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Mythology of the constellation Perseus

King Acrisius of Argos was warned by an oracle that one day he would be killed by his own grandson. To prevent any likelihood of this ever happening, he locked away his beautiful daughter, Danae, so that no man could ever reach her. But this did not stop the god Zeus, with his fondness for mortal women. He entered her prison and Perseus (per Zeus, sired by Zeus) was the result. Dismayed, Acrisius put his daughter and her child into a wooden chest and set them adrift on the high seas. But luck smiled upon them and they eventually reached the island of Seriphos, which was under the rule of King Polydectes. This king fell in love with the lovely Danae, but saw that the depth of her feelings for Perseus would be a barrier to his own chances of winning her undivided loyalty. He therefore sent the adventurous youth on many missions, the most dangerous being to bring back the head of Medusa. Medusa was one of three Gorgon sisters, all so unbelievably ugly that anyone who ever looked at them would immediately be turned to stone. Before setting off on his mission, the goddess Athena presented him with a highly polished shield, and this was to prove invaluable. After finding the three Gorgons sleeping, by using the shield as a mirror he was able to approach Medusa without actually looking directly at her. He swiftly cut off her head with his sword, and the winged horse Pegasus sprang from her body. Placing the head in a bag, Perseus climbed upon Pegasus and started on his homeward journey. Nearing Ethiopia, he heard a woman's screams and was just in time to rescue Andromeda, who was to become his wife. Many years later, the oracle's prediction came true when Perseus accidently struck his grandfather Acrisius with a discus during a sporting event and killed him.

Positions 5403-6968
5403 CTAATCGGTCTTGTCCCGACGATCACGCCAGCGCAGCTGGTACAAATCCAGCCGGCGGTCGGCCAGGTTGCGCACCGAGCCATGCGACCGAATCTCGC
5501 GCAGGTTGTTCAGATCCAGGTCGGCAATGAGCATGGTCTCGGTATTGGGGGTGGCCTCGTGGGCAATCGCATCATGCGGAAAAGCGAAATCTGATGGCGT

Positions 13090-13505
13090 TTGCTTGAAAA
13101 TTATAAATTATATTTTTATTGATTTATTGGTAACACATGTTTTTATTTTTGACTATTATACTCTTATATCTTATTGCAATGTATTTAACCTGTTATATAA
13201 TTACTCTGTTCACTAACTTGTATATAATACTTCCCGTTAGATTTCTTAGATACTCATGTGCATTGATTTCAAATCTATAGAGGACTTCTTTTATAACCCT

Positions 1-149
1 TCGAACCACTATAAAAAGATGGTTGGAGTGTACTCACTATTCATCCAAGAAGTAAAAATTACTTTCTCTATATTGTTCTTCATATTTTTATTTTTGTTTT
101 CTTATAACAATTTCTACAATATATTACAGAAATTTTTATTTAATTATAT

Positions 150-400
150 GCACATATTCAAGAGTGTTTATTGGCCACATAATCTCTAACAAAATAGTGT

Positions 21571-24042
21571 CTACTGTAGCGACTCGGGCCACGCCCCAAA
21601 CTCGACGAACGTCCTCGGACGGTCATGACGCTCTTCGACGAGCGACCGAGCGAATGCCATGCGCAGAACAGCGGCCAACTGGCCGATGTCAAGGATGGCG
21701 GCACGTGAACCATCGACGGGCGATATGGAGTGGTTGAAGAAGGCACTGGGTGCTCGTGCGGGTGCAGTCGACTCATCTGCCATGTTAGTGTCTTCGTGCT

See also Legend of Andromeda.

 

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